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salisem's Major Trend Reversal journal


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salisem's Major Trend Reversal journal

  #1 (permalink)
Virginia, USA
 
Experience: Intermediate
 
Posts: 76 since Mar 2012
Thanks: 64 given, 63 received

salisem's Major Trend Reversal journal

I've gotten too far ahead of myself in trading, trying to master too many setups at once. So I've decided to choose just one type of trade, and do nothing but that. My favorite type of trade is what Al Brooks calls a Major Trend Reversal. I find them to be the least stressful and the easiest to spot. I accept that this style of trading has a lower winning percentage, but over time is profitable (when managed correctly) due to the risk/reward ratio. Maybe I will add other setups to my plan in the future, and maybe I won't. I'm not going to concern myself with that now, and just focus on MTRs.

Because MTRs happen less frequently than other setups, I will be looking for them on several instruments, all on 5 minute charts:
ES and YM - I know they are strongly correlated, but sometimes I see a better pattern on one over the other.
AAPL, AMZN, and GLD - using weekly options.
I might add more instruments to this list in the future, but that's what I've been watching so far, and I think it's plenty for now. I also accept that I can only manage one trade at a time. Once I spot an entry in one instrument, I will not enter any other trades until I have exited the current trade. Maybe that will change in the future, but if not, I am OK with that.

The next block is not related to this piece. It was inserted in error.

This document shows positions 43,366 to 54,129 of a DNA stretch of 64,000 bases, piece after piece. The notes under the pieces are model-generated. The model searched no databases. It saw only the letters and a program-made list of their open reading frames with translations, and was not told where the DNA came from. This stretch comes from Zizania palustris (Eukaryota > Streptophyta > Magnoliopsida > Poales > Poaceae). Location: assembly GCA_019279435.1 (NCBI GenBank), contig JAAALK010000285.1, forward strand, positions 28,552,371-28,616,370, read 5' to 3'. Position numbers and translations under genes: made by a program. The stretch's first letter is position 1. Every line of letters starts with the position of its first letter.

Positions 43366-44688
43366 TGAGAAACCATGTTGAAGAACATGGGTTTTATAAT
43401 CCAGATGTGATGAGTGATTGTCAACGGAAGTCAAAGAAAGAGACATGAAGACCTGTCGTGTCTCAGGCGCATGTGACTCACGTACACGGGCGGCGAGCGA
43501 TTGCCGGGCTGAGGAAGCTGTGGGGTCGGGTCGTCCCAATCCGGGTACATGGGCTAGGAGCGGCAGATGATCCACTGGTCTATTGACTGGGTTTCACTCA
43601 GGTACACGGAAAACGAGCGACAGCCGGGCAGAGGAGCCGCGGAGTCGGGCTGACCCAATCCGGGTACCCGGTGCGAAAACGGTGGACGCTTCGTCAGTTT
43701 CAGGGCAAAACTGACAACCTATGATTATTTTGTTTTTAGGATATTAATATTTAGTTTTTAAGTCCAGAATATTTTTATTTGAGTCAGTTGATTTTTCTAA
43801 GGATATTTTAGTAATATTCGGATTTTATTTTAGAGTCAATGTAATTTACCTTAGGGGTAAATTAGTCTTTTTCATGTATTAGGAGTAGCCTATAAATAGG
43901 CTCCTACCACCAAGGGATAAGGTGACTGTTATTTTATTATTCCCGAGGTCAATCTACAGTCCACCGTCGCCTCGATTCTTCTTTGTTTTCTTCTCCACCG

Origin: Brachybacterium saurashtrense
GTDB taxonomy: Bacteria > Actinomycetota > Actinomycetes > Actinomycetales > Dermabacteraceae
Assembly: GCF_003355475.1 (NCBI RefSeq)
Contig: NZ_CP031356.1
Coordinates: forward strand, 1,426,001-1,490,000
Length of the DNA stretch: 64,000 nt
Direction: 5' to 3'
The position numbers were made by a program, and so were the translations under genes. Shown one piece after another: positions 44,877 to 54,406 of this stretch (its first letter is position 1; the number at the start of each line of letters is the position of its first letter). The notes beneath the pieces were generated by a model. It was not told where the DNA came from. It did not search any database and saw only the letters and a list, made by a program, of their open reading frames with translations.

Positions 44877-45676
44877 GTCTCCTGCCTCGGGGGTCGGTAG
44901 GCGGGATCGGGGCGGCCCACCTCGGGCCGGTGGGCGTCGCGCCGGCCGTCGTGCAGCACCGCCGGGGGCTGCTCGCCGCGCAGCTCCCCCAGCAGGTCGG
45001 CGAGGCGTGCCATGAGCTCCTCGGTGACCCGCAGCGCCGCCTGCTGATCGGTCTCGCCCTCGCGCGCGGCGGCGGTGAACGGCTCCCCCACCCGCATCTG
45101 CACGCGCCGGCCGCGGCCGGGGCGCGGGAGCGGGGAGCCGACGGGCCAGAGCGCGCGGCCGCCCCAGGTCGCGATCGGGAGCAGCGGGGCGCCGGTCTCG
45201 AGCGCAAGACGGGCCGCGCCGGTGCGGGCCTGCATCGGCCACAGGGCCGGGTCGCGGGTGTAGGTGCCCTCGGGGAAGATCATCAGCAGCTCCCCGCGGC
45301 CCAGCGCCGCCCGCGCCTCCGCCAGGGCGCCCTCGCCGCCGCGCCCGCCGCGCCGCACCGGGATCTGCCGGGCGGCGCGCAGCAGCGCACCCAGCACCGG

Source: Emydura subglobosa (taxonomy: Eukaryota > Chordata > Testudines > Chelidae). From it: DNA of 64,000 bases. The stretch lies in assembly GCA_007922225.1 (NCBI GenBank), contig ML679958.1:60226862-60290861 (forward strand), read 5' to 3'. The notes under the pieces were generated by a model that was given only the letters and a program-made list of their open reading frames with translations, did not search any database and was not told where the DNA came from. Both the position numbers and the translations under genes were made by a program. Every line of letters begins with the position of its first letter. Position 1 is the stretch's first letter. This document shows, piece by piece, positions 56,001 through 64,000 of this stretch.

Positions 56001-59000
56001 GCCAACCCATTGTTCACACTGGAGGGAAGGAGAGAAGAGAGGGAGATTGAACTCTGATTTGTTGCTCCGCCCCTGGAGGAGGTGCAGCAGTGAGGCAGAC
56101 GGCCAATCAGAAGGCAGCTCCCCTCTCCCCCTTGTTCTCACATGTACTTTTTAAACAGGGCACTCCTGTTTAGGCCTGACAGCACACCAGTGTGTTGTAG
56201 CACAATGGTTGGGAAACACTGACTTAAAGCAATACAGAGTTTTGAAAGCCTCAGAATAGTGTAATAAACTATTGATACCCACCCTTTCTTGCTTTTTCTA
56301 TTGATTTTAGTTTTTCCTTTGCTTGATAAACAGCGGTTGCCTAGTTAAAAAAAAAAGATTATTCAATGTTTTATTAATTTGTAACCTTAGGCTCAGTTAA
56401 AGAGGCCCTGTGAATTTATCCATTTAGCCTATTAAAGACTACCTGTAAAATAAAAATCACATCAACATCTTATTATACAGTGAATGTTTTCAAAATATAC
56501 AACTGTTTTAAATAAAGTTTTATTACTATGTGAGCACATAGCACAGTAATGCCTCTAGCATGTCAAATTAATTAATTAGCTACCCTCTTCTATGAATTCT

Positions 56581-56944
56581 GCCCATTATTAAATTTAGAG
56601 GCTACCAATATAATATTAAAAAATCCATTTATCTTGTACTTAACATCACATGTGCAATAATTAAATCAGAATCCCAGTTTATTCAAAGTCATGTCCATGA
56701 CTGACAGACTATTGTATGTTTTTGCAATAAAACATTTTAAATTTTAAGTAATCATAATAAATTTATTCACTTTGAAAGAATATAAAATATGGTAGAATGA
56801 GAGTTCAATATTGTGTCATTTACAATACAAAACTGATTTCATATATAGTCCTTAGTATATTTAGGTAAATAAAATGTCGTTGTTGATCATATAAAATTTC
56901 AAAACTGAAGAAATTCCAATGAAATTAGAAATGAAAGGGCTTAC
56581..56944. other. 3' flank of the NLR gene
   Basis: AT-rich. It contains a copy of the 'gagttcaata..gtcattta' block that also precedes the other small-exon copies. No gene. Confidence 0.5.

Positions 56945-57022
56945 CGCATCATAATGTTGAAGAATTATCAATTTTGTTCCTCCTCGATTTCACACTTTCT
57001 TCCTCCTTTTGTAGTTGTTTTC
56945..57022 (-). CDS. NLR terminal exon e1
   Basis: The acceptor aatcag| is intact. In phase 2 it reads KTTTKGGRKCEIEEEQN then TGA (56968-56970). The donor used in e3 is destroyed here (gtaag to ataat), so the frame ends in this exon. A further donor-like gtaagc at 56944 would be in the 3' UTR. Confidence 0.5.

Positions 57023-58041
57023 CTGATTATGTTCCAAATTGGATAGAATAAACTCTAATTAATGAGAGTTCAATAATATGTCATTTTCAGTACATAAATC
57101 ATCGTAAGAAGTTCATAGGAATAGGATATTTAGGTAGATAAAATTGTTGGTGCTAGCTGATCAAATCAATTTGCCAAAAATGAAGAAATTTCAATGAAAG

I think I am pretty good at finding entries, but I know I am terrible about trade management. I hope this journal will help me improve that. I know my poor trade management stems from my psychology. Over the summer I took Rande Howell's Developing a Traders State of Mind group course. I found it to be incredibly helpful, but I am a long way from mastering everything he taught. I will be retaking the group course that starts next week.

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  #3 (permalink)
Virginia, USA
 
Experience: Intermediate
 
Posts: 76 since Mar 2012
Thanks: 64 given, 63 received


Here is the trade I took this morning:



When the third bull bar tested down first, and then ticked up above the previous bar, I bought the 126.5 call. After the bull spike, I suspected a channel would follow, or at least a second leg up after a 2-legged pullback. When the spike was followed by 4 bear bars, I started to wonder if my read was wrong. When the second entry short triggered at 11:00, I exited, worried that there would be a second leg down. I shouldn't have, because the stop on the second entry long hadn't gotten hit, and had I waited, I would have seen there was more bull follow through. I let my emotions get to me, and missed out on a perfectly good trade because of it.